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Black Lives Matter: How you can help in Scotland

Black Lives Matter Scotland
Demonstrators at the Stand Up To Racism protest in Edinburgh kneeling for George Floyd

As the Black Lives Matter protests rage on in the United States, many people in Scotland are wondering what they can do to show solidarity with the movement.

After unarmed black man George Floyd died last week in Minneapolis when white police officer Derek Chauvin – who has now been charged with second-degree murder – knelt on his neck for more than eight minutes, peaceful and violent demonstrations have erupted across all 50 US states and people across the world have taken to social media to voice their support for the Black Lives Matter movement.

Peaceful, “socially-distanced” protests are scheduled for this Sunday at Glasgow’s George Square and Edinburgh’s Holyrood Park – the latter of which is to be live streamed – in unity with the demonstrations overseas which are demanding justice for victims of police brutality and an end to systemic racism.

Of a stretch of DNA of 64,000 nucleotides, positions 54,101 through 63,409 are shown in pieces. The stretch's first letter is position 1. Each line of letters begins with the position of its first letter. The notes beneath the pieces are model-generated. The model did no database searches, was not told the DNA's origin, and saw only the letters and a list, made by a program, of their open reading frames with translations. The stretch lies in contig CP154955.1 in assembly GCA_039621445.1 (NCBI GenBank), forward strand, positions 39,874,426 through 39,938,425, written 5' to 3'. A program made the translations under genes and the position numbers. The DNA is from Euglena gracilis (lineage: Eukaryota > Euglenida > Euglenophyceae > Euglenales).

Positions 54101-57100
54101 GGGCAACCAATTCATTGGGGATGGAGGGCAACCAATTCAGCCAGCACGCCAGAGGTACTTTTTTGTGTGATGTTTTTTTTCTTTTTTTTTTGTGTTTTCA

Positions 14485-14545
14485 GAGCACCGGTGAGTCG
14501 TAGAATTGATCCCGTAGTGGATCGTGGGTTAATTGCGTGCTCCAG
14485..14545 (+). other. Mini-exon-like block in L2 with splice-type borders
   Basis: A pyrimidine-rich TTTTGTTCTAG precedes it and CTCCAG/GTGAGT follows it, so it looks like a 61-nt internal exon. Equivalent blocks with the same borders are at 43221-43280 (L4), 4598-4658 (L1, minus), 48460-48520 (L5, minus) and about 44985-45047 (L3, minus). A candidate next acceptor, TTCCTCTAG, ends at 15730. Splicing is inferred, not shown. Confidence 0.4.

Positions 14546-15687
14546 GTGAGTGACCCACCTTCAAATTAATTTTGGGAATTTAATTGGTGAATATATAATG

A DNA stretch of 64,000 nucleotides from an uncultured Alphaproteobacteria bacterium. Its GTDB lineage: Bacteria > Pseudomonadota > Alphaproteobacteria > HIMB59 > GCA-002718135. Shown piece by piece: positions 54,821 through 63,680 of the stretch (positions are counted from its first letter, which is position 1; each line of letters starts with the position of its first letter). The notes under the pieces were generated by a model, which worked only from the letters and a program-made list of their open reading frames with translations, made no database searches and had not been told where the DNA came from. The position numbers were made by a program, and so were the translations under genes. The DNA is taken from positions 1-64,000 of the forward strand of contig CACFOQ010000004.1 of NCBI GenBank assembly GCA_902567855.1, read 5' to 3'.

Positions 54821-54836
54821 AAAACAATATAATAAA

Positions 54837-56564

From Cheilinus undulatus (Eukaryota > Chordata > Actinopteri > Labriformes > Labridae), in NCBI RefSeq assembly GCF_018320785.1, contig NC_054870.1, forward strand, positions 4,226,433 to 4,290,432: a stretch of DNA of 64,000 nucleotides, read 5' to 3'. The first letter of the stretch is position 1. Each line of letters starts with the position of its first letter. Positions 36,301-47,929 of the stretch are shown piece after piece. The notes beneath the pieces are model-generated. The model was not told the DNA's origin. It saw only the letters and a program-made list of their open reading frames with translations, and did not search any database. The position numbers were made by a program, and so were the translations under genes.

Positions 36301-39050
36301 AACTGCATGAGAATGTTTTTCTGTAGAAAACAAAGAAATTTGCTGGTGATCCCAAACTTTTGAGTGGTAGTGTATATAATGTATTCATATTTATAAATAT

As well as standing with the movement in the US, organisers of the Edinburgh demonstration acknowledged racism is prevalent here, stating “racism and discrimination is very much alive in the UK and Scotland”.

© Alex Wong/Getty Images
Protesters and police clash near the White House in Washington D.C.

Between 2000 and 2013, there were more race-related murders per capita in Scotland than in the rest of the UK – 1.8 murders per million, compared to 1.3, according to the Coalition for Racial Equality and Rights (CRER).